Li et al 2007

bender writes:

Maybe Steve M wants to set up a thread on the paper? JEG provided this url:

http://www.image.ucar.edu/~boli/manuscripts/2007-LNA-TeA.pdf

moshpit, when I can’t compute exact solutions, I simulate it.

As for autocorrelation, given the sparseness of the data points in the time domain, maybe the autocorrelation is very weak? If autocorrelation is strong enough to violate assumption of independence, why not sub-sample (and iteratively resample) the data so that they are independent?

In general, resampling seems to be under-utilized in climate science

I’ll try to get to this within a couple of weeks.

4 Comments

  1. Jean S
    Posted Nov 19, 2007 at 2:04 AM | Permalink

    There was already some discussion about this paper here:

    http://www.climateaudit.org/?p=1996

  2. Geoff Olynyk
    Posted Nov 19, 2007 at 7:49 AM | Permalink

    I just read the paper and it looks like an important step forward in terms of (a) quantifying uncertainty in proxy reconstructions, and more importantly (b) explicitly laying out the assumptions which are made in these proxy temperature records.

    However, this is probably the most important paragraph:

    Although we focus on presenting a methodology for the uncertainty analysis, it is worth to mention that the reconstruction is only robust under the given assumptions. However, there is a possibility of violations of those assumptions. For example, the increase of CO2 may accelerate the growth of trees (e.g. MBH99), so that makes the recent relationship between tree rings and temperature differ from the past. If this is true, it will break the important statistical assumption of a stationary relationship between temperature and proxies. In addition, because the proxy records end in 1980, the warm decades since then cannot be reconstructed. Hence, based on the stationarity assumption, we use the instrumental data for this period.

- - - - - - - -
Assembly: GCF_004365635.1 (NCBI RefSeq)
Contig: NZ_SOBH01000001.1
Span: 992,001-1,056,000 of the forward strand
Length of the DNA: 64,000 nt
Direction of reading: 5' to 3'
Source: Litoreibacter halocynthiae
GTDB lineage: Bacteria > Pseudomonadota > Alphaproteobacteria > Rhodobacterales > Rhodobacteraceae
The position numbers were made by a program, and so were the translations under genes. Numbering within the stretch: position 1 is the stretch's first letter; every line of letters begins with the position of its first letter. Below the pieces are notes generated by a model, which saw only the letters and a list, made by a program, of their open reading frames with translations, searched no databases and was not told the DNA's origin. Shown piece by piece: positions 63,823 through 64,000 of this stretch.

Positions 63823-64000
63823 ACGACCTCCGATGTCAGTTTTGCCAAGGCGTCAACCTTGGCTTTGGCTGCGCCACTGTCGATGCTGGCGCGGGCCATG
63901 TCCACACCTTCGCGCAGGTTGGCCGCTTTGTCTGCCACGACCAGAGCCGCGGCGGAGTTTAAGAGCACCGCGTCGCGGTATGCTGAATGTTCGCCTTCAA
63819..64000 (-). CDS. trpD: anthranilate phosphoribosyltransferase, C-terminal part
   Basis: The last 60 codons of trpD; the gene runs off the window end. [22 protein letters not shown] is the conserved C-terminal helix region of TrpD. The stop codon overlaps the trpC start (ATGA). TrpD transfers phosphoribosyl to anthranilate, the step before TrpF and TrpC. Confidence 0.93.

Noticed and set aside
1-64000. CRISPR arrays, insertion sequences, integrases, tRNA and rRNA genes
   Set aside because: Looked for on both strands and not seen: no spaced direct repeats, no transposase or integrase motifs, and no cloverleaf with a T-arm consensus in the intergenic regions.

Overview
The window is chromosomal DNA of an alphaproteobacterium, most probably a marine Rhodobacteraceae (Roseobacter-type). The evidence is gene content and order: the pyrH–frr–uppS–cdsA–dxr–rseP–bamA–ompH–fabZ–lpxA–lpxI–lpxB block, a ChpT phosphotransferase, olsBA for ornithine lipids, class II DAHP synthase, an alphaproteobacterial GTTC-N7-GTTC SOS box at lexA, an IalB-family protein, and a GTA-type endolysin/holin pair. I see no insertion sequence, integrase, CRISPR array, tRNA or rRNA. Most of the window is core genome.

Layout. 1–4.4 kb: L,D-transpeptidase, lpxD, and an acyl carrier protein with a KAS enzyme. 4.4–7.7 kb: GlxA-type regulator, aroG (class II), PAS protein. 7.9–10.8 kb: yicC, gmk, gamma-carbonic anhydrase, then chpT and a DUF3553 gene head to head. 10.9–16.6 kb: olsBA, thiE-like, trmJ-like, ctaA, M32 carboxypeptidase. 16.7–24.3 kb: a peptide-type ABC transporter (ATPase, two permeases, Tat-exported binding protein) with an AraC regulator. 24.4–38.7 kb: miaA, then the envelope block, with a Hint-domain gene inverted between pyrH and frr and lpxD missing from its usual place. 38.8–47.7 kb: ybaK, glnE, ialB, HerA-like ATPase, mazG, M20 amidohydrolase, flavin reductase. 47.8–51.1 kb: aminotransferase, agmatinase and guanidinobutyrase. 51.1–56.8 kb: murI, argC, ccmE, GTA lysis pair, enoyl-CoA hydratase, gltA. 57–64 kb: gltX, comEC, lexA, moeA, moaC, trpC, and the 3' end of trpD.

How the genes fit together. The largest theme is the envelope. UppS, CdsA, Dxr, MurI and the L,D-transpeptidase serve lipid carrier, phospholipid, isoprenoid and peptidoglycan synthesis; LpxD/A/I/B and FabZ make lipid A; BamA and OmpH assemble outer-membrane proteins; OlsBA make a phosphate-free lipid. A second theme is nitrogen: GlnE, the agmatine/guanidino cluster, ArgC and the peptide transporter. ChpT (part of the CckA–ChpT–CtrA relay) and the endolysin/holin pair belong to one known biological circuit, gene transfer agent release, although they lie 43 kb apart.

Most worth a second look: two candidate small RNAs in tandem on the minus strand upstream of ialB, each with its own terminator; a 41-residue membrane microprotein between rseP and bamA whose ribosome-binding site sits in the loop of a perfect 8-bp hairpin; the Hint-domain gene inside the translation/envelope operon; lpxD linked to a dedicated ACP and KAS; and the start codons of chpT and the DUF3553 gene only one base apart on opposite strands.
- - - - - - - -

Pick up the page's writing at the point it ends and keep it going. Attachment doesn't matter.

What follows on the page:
In other words, these error estimates are only good when the proxies are linear and stationary. Has this ever been shown for the tree rings that they use in this paper?

  3. tpguydk
    Posted Nov 19, 2007 at 10:10 AM | Permalink

    is Li et. al available online?

  4. Chas
    Posted Nov 19, 2007 at 3:58 PM | Permalink

    This might simply be the result of my sloppy data-point grabbing (see below) However I took the residuals off Fig 1 and put them into Kurt Annen’s ARMA add-in for MSExcel. This selected p=5 q=4 on the basis of the Akaike Information Criterion. The significance of the terms seemed quite interesting:
    The AR2 term p=0.20
    The MA2 term p=0.03
    with AR4 p=0.005 and MA4 0.10
    I remember from a previous discussion on ‘spurious regression’ how the inclusion of an MA term altered the perspective and wondered if it might also be the case here. A ten period ‘forecast’ plot based on the the full ARMA is qualitatively very different from the one generated from an AR2 analysis.
    -My grotty point-grabbing might be contributing to all this: my points have a trend (0.04 degrees in 100 years) and add up to 0.13

One Trackback

  1. [...] Bo Li et al has already discussed certain data issues in depth, but the 11/18/07 general discussion Li et al 2007 never really got off the ground. (See also a few comments by Jean S and others in an unrelated CA [...]

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